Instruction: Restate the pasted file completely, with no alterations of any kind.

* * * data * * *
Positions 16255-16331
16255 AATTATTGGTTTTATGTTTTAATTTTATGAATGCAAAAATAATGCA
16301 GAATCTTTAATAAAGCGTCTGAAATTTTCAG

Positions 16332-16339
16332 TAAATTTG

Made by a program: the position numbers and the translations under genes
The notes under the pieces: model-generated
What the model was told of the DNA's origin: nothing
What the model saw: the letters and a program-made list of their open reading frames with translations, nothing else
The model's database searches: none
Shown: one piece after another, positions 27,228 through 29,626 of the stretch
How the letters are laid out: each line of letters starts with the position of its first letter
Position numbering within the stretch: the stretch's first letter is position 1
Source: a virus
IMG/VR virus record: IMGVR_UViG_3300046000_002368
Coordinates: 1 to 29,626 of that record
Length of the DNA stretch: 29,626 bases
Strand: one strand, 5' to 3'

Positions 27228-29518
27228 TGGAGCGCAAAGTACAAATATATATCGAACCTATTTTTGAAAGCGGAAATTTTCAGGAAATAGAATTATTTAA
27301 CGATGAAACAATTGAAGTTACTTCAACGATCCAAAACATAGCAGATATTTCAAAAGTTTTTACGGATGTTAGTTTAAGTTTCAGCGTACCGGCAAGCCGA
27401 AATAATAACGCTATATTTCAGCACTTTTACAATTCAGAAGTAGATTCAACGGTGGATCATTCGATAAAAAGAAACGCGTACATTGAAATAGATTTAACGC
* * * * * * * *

Positions 16255-16331
16255 AATTATTGGTTTTATGTTTTAATTTTATGAATGCAAAAATAATGCA
16301 GAATCTTTAATAAAGCGTCTGAAATTTTCAG

Positions 16332-16339
16332 TAAATTTG

Made by a program: the position numbers and the translations under genes
The notes under the pieces: model-generated
What the model was told of the DNA's origin: nothing
What the model saw: the letters and a program-made list of their open reading frames with translations, nothing else
The model's database searches: none
Shown: one piece after another, positions 27,228 through 29,626 of the stretch
How the letters are laid out: each line of letters starts with the position of its first letter
Position numbering within the stretch: the stretch's first letter is position 1
Source: a virus
IMG/VR virus record: IMGVR_UViG_3300046000_002368
Coordinates: 1 to 29,626 of that record
Length of the DNA stretch: 29,626 bases
Strand: one strand, 5' to 3'

Positions 27228-29518
27228 TGGAGCGCAAAGTACAAATATATATCGAACCTATTTTTGAAAGCGGAAATTTTCAGGAAATAGAATTATTTAA
27301 CGATGAAACAATTGAAGTTACTTCAACGATCCAAAACATAGCAGATATTTCAAAAGTTTTTACGGATGTTAGTTTAAGTTTCAGCGTACCGGCAAGCCGA
27401 AATAATAACGCTATATTTCAGCACTTTTACAATTCAGAAGTAGATTCAACGGTGGATCATTCGATAAAAAGAAACGCGTACATTGAAATAGATTTAACGC